From there I was accepted into a University. A very new experience with over 10,000 students. I joined the Maine Outing Club that changed my life for the better. The University owned a very primitive cabin on state property less than a mile to Sugarloaf located in Carrabassett Valley, Maine. The sign leading into the town reads, “From here on your life will never be the same.” The cabin featured a deep well to drink water out of, a cracked wood stove, no insulation, no electricity, single pane windows, and propane fueled lanterns.

“From here on your life will never be the same.”

In the Fall every year about 50 kids would gather roughly twelve chords of firewood from the Caribou Pond Road in one day. We awoke before the dawn and worked into the night. That wood kept us warm all Winter. Imagine hanging out in your underwear enjoying brews and beautiful women, while in a few hours sleeping in a zero degree down mummy bag with your Nalgene freezing next to you. For roughly three years I drove my Dad’s truck 100 miles each way to this cabin every weekend in the Winter.

We drank shitty beers, told stories of grander, met new friends, chased gorgeous women, and skied first chair to last chair in any snow condition. We couldn’t afford the bar scene, restaurants, or night scenes, but man did we all enjoy the company of each other. Most of us didn’t have shit, but deep down we all had the innate drive to be in the mountains. A lot of these close folks are still scattered throughout the world via the ski industry in one way or another.

The idea was simple, to ski all day. We didn’t need electricity or running water, we had a woodstove and zero degree sleeping bags.

A year later I learned how to sleep in a somewhat insulated A-frame that was above my $8.30/hr means. Relying on expired food to fill my belly and dropped beer in the grocery store I worked at, I was fueled with the minimum. I skied everyday on concrete frozen tilted East Coast groomers. The thermostat was set at 48 degrees Fahrenheit all the time. I slept in a zero degree down mummy bag on a futon in a 600 down fill puffy. Sometimes if a pretty girl came over I pushed the thermostat to 60, but often times it wasn’t worth it.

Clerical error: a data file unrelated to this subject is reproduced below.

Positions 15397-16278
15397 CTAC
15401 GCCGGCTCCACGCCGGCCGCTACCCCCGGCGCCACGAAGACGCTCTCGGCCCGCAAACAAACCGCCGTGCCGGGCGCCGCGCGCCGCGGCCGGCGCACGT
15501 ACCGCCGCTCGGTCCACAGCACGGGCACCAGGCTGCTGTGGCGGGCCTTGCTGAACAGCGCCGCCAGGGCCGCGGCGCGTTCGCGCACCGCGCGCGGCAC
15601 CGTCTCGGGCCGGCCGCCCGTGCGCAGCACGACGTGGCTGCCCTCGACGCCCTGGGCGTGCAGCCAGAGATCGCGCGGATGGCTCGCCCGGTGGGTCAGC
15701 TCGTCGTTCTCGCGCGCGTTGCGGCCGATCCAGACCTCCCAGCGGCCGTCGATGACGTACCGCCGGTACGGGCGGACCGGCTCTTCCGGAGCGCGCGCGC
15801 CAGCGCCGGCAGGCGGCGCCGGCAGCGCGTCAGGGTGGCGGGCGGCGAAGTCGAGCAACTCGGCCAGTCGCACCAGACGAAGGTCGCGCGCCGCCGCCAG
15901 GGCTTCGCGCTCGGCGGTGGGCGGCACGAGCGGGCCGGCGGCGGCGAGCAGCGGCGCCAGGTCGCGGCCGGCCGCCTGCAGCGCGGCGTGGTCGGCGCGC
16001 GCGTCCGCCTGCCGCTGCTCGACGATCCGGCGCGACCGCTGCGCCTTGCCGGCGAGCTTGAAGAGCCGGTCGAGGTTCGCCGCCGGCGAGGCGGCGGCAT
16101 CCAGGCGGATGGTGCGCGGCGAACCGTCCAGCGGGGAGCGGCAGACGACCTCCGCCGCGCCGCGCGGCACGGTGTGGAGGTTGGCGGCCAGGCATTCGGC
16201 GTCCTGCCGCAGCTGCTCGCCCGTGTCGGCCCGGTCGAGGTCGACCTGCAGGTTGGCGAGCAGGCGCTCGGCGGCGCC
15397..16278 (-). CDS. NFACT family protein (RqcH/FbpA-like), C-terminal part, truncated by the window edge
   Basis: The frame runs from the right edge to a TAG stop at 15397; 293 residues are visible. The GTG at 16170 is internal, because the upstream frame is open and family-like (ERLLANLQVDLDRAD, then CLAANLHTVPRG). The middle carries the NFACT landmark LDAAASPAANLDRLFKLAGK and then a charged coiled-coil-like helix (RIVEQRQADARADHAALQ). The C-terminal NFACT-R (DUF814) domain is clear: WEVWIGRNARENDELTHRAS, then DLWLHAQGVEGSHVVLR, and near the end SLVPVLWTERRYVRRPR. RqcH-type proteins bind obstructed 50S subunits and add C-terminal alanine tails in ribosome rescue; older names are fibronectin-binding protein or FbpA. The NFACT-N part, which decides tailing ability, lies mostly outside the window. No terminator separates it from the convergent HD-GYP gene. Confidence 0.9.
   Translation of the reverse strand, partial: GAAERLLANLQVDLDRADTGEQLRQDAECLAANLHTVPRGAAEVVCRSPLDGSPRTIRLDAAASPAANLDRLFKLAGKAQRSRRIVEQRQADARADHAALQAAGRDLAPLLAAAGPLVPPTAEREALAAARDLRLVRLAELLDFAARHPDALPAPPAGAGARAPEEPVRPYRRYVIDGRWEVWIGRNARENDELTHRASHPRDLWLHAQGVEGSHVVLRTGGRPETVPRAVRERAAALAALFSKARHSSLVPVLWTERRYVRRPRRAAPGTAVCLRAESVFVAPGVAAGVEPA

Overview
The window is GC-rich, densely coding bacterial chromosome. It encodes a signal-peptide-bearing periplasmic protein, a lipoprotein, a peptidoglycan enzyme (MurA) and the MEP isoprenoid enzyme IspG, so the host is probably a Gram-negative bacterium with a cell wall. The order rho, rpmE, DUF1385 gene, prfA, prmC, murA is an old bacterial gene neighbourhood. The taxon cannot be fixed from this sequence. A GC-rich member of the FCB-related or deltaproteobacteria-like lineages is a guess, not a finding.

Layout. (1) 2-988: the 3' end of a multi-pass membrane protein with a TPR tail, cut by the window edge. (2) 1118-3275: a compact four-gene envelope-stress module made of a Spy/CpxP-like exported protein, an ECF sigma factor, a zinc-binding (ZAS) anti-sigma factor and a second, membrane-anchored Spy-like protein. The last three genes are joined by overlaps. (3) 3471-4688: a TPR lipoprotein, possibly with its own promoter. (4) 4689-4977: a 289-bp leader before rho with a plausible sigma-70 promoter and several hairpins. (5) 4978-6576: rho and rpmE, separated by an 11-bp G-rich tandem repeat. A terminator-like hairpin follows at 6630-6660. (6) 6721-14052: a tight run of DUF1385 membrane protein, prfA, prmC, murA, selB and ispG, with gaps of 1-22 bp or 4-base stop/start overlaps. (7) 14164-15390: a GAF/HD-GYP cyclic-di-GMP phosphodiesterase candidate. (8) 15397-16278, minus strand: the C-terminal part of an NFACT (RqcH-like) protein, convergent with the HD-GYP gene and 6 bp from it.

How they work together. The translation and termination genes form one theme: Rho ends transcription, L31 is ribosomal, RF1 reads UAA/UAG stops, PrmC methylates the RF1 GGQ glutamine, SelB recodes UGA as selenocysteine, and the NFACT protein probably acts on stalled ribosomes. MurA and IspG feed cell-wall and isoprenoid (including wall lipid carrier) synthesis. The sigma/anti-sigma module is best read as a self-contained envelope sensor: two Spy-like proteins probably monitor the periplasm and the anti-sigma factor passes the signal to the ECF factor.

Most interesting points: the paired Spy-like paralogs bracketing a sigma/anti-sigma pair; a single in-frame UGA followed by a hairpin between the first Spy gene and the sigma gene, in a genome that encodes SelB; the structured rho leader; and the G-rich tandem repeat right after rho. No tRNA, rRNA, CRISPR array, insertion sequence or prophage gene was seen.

That Summer I scraped together enough dough for to  visit a cabin friend in New Zealand. I was fortunate to ski The Remarkables, Coronet Peak, Cardrona, and Treble Cone. I believe the air travel surpassed 16,000 miles and I spent at least a week in an airplane. The year after I interned for a ski academy. An excellent opportunity to learn how the ski industry works. I was fortunate to travel all over the ski world. The second year I gained a pay check and health insurance.

Now I am based in Jackson Hole, Wyoming. Through a very strange feeling I’ve always known that I needed to be in Jackson Hole. I have always felt as though my magnetic compass bearing was set to here in my DNA. I consider the Tetons to be home.

Fresh tele turns at Garmisch-Partenkirchen, Germany

Some of the best skiers in the world call this place their home. When snow falls skiers are standing in the tram dock waiting to ski before sunrise. Sometimes they have been standing in line for a couple hours just to beat the rest of the rat packs showing up late.  Some call these people “Ski bums.” Some also think of this core group of individuals that make up the most hardcore and rowdiest folks in the lower 48, overqualified, over-educated, and following their dreams towards enlightenment. The smiles at the end of a powder day are contagious.

Jackson is a playground for the best skiers in the world. What people are capable of on a day to day basis is mind blowing. Just when you think you’re ripping a ski line hard and aggressive, someone will always one up your ability. The most important part is that I still get up everyday before the dawn during the snowy months, I still ski an average of 160 days a year, I still drink shitty beer, I still have the soul to do whatever I must to produce the means to ski every single god-damn day.

Many wouldn’t continually pursue the never ending sacrifices to reach their true potential and dreams, or the pinnacle of their intrinsic aspirations. I know deep down that I am pursuing my dreams.

Be a part of the mountains